Texas migrant workers allege mistreatment by agribusiness giant

On Behalf of | Aug 8, 2012 | Employee Rights

According to a group of Texas migrant workers, the Monsanto Company, a leader in agribusiness, paid the workers substandard wages and did not follow through with promises they had made. The workers have filed a lawsuit against the company, alleging violations of their employee rights.

Among their complaints, the workers claim Monsanto violated the Fair Labor Standards Act as well as the Migrant and Seasonal Agricultural Worker Protection Act. Both statutes are enforced by the U.S. Department of Labor’s Wage and Hour Division. The FLSA governs standards for minimum wage, overtime compensation and the recordkeeping of hours worked. The MSPA requires that agricultural employers provide workers with a written disclosure of the terms of their employment, pay fair wages on a regular basis and arrange for safe housing.

Apparently, Monsanto, through a business partner, hired the migrant workers in 2010 to work in Monsanto’s hybrid seed corn division. As part of their job description, the workers were to travel to Iowa and Indiana where they would be responsible for a number of agricultural duties.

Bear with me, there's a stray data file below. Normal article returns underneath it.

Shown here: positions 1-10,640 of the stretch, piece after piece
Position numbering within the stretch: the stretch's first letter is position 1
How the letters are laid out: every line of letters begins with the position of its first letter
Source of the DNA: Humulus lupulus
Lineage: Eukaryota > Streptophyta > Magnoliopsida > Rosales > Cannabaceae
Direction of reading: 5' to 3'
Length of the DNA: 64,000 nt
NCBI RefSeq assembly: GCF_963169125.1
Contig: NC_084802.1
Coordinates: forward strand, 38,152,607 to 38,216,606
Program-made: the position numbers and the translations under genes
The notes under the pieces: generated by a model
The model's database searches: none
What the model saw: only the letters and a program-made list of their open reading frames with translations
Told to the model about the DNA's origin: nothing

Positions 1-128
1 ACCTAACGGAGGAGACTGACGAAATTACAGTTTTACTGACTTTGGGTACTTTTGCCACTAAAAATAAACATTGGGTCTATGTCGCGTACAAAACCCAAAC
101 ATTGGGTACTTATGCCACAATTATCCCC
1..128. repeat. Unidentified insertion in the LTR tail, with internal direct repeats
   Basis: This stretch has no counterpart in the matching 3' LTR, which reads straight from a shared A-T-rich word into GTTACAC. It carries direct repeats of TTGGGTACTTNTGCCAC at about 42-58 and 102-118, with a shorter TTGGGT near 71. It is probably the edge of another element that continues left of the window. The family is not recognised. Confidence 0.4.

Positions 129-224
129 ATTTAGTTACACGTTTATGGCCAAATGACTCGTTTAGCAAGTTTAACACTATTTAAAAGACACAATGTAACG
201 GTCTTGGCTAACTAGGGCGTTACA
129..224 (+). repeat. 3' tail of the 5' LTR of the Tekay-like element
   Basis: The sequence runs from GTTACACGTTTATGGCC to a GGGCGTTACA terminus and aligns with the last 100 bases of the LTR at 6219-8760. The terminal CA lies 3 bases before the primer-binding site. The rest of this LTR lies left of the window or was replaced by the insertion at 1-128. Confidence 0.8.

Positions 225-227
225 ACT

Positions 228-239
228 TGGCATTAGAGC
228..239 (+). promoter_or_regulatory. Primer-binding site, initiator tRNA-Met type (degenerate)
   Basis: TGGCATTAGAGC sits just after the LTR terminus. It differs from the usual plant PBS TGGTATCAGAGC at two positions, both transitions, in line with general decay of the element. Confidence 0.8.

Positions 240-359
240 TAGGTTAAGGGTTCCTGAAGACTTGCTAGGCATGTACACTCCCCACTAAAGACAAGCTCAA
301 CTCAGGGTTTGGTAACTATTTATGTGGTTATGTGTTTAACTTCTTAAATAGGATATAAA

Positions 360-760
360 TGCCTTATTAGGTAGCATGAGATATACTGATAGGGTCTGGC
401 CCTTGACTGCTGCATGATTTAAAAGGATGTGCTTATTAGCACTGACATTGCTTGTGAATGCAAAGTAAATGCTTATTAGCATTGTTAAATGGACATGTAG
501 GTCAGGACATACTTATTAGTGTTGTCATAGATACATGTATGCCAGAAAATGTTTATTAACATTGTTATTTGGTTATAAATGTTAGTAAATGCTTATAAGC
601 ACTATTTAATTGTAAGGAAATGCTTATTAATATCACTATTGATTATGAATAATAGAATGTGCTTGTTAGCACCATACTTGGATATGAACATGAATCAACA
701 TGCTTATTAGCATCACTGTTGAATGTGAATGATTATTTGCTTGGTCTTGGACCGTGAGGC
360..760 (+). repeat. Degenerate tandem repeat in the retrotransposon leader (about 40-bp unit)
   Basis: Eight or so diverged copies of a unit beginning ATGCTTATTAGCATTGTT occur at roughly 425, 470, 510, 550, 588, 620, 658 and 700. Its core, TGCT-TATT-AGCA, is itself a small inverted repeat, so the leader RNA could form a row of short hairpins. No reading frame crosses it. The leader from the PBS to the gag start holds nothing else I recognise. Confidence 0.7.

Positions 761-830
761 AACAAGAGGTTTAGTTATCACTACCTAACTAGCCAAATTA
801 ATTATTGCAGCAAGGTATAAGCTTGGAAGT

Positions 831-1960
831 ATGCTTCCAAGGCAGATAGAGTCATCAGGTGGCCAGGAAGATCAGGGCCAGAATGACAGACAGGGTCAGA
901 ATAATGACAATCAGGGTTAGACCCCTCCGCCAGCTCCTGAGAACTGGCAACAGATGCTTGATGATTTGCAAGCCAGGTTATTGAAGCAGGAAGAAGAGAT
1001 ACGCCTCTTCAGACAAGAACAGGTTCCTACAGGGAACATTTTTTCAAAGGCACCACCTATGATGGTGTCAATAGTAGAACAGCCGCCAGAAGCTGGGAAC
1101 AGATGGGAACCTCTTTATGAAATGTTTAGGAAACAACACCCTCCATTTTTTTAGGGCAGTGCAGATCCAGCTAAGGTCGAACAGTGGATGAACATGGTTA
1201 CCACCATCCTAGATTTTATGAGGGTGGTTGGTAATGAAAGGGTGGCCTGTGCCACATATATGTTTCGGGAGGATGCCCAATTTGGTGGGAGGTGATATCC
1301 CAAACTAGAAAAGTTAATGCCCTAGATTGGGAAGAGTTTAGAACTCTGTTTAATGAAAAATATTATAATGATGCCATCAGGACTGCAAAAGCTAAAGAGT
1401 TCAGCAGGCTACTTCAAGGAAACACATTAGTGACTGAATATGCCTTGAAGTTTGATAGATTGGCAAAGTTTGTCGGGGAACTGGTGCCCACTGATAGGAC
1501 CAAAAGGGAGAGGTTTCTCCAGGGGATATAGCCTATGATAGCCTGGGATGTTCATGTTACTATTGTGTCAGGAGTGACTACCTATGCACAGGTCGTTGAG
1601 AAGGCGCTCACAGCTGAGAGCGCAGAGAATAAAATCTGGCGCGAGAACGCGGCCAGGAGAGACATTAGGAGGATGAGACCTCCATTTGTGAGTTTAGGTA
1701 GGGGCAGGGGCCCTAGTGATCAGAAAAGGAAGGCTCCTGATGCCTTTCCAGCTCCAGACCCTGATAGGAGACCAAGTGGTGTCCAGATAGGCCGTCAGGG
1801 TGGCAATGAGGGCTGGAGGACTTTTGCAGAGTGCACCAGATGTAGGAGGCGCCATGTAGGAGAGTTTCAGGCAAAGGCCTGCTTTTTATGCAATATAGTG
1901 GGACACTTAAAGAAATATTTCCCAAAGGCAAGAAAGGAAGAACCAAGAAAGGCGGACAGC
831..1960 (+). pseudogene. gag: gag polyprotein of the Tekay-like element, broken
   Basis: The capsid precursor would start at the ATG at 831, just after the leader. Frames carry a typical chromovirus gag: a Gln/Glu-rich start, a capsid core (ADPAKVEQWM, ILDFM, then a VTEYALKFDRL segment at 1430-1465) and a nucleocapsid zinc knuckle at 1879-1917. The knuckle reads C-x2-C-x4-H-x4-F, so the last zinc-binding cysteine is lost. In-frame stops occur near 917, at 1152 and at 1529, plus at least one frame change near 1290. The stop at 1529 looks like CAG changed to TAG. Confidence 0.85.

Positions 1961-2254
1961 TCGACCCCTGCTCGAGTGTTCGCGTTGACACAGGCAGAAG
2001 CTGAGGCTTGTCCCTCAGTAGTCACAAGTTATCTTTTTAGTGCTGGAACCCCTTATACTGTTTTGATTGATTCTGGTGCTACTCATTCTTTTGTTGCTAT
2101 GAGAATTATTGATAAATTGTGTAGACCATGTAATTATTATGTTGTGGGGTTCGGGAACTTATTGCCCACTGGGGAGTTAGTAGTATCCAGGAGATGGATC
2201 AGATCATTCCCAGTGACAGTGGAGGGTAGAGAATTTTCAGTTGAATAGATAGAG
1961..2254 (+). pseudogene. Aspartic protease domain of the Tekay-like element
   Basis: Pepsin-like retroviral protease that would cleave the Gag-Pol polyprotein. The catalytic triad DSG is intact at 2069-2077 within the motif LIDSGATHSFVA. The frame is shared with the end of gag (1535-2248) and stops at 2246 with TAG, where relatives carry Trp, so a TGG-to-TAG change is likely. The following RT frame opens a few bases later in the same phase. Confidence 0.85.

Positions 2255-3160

The workers allege Monsanto orally agreed to pay them $80 per acre for corn detasseling, a variety of labor bonuses and to provide them with free housing. They were also guaranteed four months of work. A representative for Monsanto stated that the company is committed to fair treatment of its seasonal workers, which includes pay and benefits that exceed what is statutorily required.

Instead, the workers were paid less than $80 per acre at a rate below minimum wage and were given only one month of employment. They were not paid for travel time, nor for all of the hours that they worked. The promised bonuses were given to only some of the workers. And the housing turned out to be a former nursing home for which the workers were charged $300 per month. Their only access to food preparation space was a school bus with stoves and refrigerators in poor condition.

Employees that face this degree of unfair labor practices may consider talking to an employment law attorney. Legal counsel is beneficial to protect worker’s rights during the investigation and trial process.

Source: The Monitor, “In Monsanto lawsuit, migrant workers claim unfair wages and substandard housing,” Ildefonso Ortiz, July 28, 2012